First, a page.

For nearly 50 years, Wayne Henderson has had an
ever-widening influence on the world of music.
Henderson is an extraordinary guitar virtuoso and
world-renowned luthier who makes his home in the mountain community of Rugby
(population 7), in Southwest Virginia near the Carolina state line.
Not only is he a world-class musician, Henderson’s
legendary reputation for creating finely hand-crafted acoustic musical
instruments is widely acclaimed.
any given day, you might find him mesmerizing an audience with his brilliant
guitar-playing style on a stage anywhere in the world, or picking a tune on
a neighbor’s front porch. Or, you might find him in his guitar shop, where
musical instruments are magically crafted by the skilled hands of this
humble and talented artist.
A retired rural mail carrier, Wayne recalls that music
has been an influential part of his life since early childhood. He began
playing guitar at the tender age of 5, and when he was a small child, he
crafted his own guitar (which he still has) from a cardboard snuff box, a
piece of wood and some fishing line.
Wayne’s father, Walter Henderson, was an old-time
fiddler and performed for many years throughout local communities in the
Grayson County area with a band known as the Rugby Gully Jumpers. Wayne also
credits his mother, Sylvia, for passing down to her children an exceptional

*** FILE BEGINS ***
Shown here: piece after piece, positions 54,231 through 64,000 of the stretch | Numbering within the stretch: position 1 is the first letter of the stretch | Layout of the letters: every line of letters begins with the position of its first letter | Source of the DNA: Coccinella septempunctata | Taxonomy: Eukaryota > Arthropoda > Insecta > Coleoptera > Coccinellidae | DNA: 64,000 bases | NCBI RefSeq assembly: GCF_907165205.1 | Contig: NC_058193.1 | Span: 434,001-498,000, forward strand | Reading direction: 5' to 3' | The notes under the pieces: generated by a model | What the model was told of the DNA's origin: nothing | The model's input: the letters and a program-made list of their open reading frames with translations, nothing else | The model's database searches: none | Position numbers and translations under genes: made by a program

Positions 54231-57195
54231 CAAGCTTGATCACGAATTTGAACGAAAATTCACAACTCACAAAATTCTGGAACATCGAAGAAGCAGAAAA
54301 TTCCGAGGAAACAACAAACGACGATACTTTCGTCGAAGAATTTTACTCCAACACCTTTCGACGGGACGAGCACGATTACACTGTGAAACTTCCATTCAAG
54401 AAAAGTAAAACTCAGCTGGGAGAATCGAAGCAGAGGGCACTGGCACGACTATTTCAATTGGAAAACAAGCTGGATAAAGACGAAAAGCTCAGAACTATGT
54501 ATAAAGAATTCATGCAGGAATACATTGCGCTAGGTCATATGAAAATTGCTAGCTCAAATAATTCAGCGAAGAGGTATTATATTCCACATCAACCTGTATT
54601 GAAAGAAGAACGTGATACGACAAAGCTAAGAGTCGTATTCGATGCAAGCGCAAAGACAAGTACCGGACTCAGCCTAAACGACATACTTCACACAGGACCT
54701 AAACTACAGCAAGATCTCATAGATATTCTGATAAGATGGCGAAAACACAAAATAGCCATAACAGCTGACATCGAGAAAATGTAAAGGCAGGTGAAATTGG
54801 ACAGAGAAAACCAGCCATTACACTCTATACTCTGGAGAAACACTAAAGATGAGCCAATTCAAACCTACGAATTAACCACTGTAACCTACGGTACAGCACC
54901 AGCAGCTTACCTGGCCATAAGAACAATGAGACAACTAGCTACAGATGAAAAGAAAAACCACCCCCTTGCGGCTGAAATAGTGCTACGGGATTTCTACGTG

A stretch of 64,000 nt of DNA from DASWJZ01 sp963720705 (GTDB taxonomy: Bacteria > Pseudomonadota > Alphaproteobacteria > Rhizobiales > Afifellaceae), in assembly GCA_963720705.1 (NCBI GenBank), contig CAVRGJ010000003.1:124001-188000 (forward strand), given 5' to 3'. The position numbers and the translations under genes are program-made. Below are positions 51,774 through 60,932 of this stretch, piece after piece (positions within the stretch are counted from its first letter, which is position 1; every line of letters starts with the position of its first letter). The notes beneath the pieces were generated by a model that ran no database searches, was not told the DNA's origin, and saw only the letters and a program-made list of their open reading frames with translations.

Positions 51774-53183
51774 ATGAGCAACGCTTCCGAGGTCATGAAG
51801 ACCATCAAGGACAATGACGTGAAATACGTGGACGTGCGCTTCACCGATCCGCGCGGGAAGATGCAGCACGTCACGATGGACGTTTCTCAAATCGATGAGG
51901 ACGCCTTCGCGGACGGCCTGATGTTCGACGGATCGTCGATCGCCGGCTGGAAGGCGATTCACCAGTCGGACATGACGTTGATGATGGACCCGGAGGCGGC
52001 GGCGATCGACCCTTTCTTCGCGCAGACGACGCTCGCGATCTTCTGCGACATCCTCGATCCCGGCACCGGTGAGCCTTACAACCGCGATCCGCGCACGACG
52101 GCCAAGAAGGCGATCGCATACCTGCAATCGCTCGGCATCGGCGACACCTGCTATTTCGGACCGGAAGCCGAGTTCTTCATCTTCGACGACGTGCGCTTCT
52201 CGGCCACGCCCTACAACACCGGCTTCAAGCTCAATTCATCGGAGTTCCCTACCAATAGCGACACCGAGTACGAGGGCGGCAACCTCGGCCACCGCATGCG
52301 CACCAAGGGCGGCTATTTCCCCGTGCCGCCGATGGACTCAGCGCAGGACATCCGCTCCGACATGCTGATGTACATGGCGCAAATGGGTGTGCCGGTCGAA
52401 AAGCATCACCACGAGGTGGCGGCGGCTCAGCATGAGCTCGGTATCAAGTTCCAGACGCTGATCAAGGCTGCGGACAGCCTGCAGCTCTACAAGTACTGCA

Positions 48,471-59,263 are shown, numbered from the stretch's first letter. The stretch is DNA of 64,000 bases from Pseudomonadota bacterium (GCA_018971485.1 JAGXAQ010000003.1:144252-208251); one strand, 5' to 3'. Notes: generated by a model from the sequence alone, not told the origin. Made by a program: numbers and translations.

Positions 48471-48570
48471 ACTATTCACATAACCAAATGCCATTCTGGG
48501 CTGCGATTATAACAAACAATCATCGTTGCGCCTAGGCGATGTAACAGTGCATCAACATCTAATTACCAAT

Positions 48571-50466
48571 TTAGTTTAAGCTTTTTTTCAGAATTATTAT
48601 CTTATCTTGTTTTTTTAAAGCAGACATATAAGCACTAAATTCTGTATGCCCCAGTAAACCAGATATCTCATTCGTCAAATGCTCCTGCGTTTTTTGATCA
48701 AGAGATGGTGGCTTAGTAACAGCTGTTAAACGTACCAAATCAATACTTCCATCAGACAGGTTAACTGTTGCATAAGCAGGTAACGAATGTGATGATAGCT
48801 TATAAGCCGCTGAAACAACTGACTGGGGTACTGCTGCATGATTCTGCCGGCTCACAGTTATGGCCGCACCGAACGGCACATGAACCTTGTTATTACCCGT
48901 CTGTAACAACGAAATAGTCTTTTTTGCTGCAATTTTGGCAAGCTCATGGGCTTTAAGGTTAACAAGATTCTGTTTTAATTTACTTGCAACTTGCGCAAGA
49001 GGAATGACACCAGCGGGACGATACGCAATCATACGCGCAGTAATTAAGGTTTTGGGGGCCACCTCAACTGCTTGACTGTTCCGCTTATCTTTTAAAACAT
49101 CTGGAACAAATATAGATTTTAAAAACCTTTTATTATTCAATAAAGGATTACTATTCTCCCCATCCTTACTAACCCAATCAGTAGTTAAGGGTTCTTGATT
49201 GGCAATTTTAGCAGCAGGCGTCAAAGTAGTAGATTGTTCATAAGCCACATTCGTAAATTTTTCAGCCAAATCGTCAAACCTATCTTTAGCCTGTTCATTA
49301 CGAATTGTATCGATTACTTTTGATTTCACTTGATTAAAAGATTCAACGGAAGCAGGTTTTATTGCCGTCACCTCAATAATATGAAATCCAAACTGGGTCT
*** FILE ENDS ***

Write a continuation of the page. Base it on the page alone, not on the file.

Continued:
creative ability. While she didn’t play a musical instrument, she expressed
her artistic flair visually with stunning artwork and beautiful handmade
quilts. Wayne’s older brother, Max, is also an accomplished musician, the
mandolin his instrument of choice. And, with one of his grandfathers having
played old-time banjo, Wayne’s musical heritage has been an enduring
influence on the fascinating path that he has chosen in life.
While he never studied music or
had formal guitar lessons, as a young man Wayne spent lots of time listening
to recordings by the legendary musician Doc Watson, one of his most
influential heroes, and later in life one of his dearest friends. Another
talented musician and songwriter, E. C. Ball, a neighbor and close friend
who played in the band with Wayne’s father, became a mentor to him. As a
result of time spent playing music with E. C. as he played his impressive
Martin guitar, Wayne was inspired to try his hand at crafting his own
instrument, patterned after the Martin guitar style that he admired so much.
Through a bit of initial trial and error, and with the
expert advice and guidance from another widely known and respected luthier,
old-time fiddler and neighbor Albert Hash, Wayne crafted his first
masterpiece as a young man. Much of the guitar’s detail was meticulously
created with a pocket knife and a piece of glass, used for painstakingly
smoothing out the wood. After successfully crafting his No. 1 guitar, the
wheels were set in motion for more instruments to be created, each time with
more refined skill and expertise. His gems soon caught the attention of
musicians far and wide.
The Story of No. 7
One of Wayne’s favorite stories involves guitar No. 7.
Although he sold some of the guitars he built in the early years for as much